'Sir' David Beckham and his royal teammate go for the burn as 2012 torch heads for UK
Flame lit in Athens and will start tour of Britain tomorrow
Though they could rather do with one at the moment, the Greeks don't have an equivalent saying to "it never rains but it pours". The best the Greek dignitaries could do then was to blame David Beckham, the Princess Royal, Lord Coe and the rest for bringing decidedly British weather with them as the Olympic flame was carried into the Panathenaic Stadium in Athens in a spectacular downpour.
At the ancient stadium that also hosted the 1896 games, the weather mercifully yielded in time for the traditional dancing by a High Priestess and 23 lesser priestesses, dressed in traditional flimsy white garb.
Sitting on ancient thrones, the Princess Royal and the Greek President, Karolos Papoulias, looked decidedly stony faced. Not even "Sir" David Beckham, to whom the stadium announcer generously granted a knighthood on several occasions, could muster much of a smile. It was Princess Anne who officially received the flame, housed in a special lantern to which airport security will have to turn a blind eye to when it and the other dignitaries return this afternoon, aboard the gold-painted Firefly, flight number BA2012.
They will land at the Royal Naval Air Station at Culdrose, Cornwall, before sailor and three-times Olympic gold medallist Ben Ainslie becomes the first torchbearer at Land's End at 7am tomorrow.
Some 8,000 torchbearers, most of them under 25, will carry the torch 8,000 miles around the British Isles over the next 70 days. "From Helston to Halifax, to Hackney in east London," Lord Coe told the assembled Greeks in a short speech.
The small lantern the Princess Royal carried the flame in yesterday has a far more significant role than is realised. It will be in one of these that the flame undergoes more extreme parts of its journey, such as up Mount Snowdon. It will also rest overnight in one of them.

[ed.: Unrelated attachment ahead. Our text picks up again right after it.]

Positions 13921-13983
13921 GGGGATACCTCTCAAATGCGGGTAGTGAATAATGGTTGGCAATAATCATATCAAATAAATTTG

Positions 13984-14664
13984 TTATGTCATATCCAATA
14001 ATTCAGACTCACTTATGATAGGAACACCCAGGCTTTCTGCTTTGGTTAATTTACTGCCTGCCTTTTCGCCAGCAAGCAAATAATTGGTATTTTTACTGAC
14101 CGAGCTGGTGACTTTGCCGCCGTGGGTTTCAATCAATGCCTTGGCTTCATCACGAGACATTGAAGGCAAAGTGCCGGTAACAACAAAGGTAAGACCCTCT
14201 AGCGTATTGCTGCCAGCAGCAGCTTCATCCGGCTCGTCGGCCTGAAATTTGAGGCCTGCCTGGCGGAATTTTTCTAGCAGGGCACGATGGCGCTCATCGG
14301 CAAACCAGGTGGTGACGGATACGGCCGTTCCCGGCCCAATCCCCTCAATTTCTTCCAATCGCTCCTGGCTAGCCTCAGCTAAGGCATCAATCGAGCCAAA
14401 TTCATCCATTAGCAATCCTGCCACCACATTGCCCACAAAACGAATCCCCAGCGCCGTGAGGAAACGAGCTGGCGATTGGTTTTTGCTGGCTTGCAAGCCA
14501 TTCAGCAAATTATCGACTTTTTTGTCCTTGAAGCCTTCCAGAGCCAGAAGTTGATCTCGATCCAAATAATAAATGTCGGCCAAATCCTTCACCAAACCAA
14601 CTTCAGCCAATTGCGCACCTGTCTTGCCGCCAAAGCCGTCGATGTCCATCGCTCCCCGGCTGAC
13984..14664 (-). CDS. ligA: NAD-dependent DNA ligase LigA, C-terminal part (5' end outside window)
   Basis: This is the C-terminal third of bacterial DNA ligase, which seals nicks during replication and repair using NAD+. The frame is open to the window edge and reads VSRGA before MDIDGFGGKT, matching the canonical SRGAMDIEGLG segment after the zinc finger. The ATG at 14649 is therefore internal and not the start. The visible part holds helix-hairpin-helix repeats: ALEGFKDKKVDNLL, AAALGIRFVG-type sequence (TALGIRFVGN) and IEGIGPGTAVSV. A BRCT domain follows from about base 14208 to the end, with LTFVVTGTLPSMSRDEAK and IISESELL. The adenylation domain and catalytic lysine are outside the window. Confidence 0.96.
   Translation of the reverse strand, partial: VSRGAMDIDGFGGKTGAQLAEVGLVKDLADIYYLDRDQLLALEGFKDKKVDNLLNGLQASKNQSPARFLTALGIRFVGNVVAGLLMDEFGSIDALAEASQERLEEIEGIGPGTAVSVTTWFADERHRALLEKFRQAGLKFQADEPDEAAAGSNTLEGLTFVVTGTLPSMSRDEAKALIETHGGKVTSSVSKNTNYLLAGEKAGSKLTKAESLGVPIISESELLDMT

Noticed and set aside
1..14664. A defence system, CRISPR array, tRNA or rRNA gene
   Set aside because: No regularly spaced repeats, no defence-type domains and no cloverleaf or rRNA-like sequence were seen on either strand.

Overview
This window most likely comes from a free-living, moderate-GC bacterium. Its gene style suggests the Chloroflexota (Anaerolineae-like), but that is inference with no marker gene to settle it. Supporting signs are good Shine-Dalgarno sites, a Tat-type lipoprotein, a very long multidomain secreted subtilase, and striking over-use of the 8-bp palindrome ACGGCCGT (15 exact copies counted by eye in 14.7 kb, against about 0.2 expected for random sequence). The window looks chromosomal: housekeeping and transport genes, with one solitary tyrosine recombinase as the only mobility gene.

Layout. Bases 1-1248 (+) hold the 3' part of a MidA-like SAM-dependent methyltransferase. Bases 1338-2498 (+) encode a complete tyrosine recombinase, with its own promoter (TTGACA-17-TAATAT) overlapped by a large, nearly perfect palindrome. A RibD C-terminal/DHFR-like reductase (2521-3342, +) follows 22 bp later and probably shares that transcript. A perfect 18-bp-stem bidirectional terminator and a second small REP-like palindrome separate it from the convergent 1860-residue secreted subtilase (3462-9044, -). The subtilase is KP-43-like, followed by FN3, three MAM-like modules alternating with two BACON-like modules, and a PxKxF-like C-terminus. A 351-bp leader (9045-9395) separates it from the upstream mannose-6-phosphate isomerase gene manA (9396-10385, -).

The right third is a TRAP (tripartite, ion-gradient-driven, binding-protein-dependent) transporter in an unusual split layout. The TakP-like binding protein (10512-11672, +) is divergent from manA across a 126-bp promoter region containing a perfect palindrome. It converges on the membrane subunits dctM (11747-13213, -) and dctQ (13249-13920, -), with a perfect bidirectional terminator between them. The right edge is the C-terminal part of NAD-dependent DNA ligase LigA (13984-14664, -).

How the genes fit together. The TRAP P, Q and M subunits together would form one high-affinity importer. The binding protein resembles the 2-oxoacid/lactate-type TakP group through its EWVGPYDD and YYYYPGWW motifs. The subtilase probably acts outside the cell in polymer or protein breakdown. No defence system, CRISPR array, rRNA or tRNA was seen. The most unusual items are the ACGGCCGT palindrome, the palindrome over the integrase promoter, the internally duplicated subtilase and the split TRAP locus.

Other such lanterns – all lit from the same source, and as such genuine Mount Olympus fire – will serve as back-ups, should, perish the thought, the flame goes out. When the Beijing torch relay passed through London four years ago, protesters armed themselves with fire extinguishers.
To guard against such incidents, 400 police will be on duty for the torch's first day in the UK, while a dedicated team of 70 Met officers will run alongside the torchbearer.
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Princess Anne has admitted she would find competing in a home Olympics "really difficult" thanks to the increased spotlight and pressure. Her daughter, Zara Phillips, remains in contention to compete in the eventing this summer, but Anne, who took part in the same discipline in Montreal in 1976, does not miss the attention.
"I'd hate to be doing it now," she said. "It's got worse. I'd have found it really difficult to do it on a home patch. All the things the electronic media have opened up simply didn't exist when I was doing it. Some people find it a help but I suspect, for others, that's a difficult level of intrusion to manage."
Israel officials have criticised the International Olympic Committee's decision not to pay tribute to the 11 team members killed at the 1972 Munich Games. "[It] rejects the central principles of global fraternity on which the Olympic ideal is supposed to rest," deputy foreign minister Danny Ayalon said of the decision.
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Monique Gladding British diver was set for a medal at the European Championships in Eindhoven but flunked her penultimate dive of the 10m platform final, plunging to fifth. "I'm gutted." she said. "I've thrown away a medal."
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